Most snake envenomings and fatalities occur in South Asia, Southeast Asia, and sub-Saharan Africa, with India reporting the most snakebite deaths of any country.What happens if you get bit by a massasauga rattlesnake? ›
Envenomation can result in hemorrhage, increased vascular permeability, tissue necrosis and, in the worst-case scenario, death from shock. In a case reported by the Arizona Poison and Drug Information Center, a massasauga rattlesnake bit a 62-year-old man on the right thumb.Where are the most rattlesnakes in Michigan? ›
Michigan has the largest population of Eastern Massasauga Rattlesnakes in the country, despite the population declining. There have been 150 site reports in 5 counties over the last decade. The sightings tend to be in clusters, including in Oakland, Livingston, Jackson and Washtenaw counties.What part of Michigan has rattlesnakes? ›
Habitat 1-2: Massasauga rattlesnakes are found in wetland areas in Michigan. The species has been recorded in every county of the Lower Peninsula and only Mackinac County in the Upper Peninsula.Whats a rat snake look like? ›
The eastern ratsnake is a shiny black snake with weakly keeled scales and an irregular black and white checkerboard pattern on the belly. The chin and throat are cream or white in color. Juveniles look very different. They have strongly patterned backs of gray and brown blotches on pale gray.What does a corn snake look like? ›
Corn snakes, sometimes called red rat snakes, are slender, orange or brownish-yellow snakes with a pattern of large, red blotches outlined in black down their backs. Along their bellies are distinctive rows of alternating black and white marks, which resemble a checkerboard pattern.What do water snakes look like? ›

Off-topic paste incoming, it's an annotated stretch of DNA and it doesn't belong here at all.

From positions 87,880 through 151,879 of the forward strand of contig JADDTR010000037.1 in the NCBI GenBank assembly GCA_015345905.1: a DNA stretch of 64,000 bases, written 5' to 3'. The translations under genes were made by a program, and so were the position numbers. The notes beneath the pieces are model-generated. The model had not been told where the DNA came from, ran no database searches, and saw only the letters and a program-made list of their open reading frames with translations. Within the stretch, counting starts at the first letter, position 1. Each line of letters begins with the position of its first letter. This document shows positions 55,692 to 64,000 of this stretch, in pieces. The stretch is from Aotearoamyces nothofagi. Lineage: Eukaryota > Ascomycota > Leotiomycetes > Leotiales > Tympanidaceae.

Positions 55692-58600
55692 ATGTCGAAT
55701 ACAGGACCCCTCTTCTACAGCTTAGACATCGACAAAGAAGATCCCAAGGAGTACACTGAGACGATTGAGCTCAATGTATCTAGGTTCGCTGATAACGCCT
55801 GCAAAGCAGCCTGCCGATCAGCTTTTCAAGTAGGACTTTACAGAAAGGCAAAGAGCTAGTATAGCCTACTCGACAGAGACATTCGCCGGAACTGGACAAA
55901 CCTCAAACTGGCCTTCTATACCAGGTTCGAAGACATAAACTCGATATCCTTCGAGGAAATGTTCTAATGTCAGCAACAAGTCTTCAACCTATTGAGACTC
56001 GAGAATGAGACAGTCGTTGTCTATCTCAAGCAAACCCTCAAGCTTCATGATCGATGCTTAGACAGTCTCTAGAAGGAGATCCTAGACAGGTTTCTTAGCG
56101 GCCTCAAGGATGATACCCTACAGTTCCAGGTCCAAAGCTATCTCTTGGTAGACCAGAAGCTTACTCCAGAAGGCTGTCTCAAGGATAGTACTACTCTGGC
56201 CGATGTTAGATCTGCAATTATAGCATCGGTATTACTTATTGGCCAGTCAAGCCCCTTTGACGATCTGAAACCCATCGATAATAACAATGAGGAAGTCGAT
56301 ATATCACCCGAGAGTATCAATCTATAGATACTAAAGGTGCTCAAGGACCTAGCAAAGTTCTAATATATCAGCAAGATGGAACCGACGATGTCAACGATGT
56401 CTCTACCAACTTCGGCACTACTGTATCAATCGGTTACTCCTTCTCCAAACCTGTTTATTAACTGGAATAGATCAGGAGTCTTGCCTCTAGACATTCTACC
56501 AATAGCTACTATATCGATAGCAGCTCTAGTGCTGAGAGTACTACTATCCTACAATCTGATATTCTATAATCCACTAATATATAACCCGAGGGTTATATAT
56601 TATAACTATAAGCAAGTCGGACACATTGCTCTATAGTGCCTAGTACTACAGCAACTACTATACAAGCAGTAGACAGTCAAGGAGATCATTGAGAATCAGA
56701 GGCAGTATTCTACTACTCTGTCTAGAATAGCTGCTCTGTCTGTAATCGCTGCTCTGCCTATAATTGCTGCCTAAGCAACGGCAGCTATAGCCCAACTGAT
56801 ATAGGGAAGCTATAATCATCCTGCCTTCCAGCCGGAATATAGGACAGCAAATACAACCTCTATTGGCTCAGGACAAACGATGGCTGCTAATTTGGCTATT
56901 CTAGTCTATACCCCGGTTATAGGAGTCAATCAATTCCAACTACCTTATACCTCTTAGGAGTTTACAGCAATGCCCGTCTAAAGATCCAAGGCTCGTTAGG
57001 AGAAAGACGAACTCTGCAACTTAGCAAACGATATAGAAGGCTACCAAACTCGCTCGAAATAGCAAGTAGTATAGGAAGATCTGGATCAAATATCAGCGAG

Water snake characteristics
The markings and coloration of water snakes vary somewhat from species to species, but for the most part they are brown, gray, olive green or reddish with dark splotches or bands on their backs. Sometimes they look solid brown or black when wet.
Water snakes are not venomous, but will bite if cornered or handled. They are sometimes mistakenly called “water moccasins” (which are not native to Michigan). Reproduction: Females give birth to their 7 to 9 inch young in late summer.What Michigan snake flattens its head? ›
Eastern hog-nosed snakes are known for their theatrical defensive behavior. Alarmed snakes inflate the body with air, flatten the head and neck like a cobra, and expel the air in a long hiss. They will also open the mouth wide and strike at potential predators.Are Michigan puff adders poisonous? ›
May 01, 2014 — The Eastern hognose snake is better known by its nickname, puff adder, derived from its aggressive display when disturbed. Its bite is mildly venomous, capable of sedating small prey, such as toads. Martha Foley and Curt Stager discuss this common northeastern reptile.Where are fox snakes in Michigan? ›
Range: The eastern fox snake resides entirely within the Great Lakes basin. This species is restricted to the shoreline and near shore areas along southern Lake Huron from Saginaw Bay, Michigan and Georgian Bay, Ontario south to the Detroit River and Lake St.What do you do if you get bit by a massasauga rattlesnake? ›